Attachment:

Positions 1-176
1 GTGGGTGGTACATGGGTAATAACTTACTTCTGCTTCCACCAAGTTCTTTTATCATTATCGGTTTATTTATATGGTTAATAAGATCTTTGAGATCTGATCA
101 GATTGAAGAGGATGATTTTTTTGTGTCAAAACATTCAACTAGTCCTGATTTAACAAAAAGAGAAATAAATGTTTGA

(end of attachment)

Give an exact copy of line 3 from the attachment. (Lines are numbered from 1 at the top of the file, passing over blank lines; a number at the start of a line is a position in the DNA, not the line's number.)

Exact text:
101 GATTGAAGAGGATGATTTTTTTGTGTCAAAACATTCAACTAGTCCTGATTTAACAAAAAGAGAAATAAATGTTTGA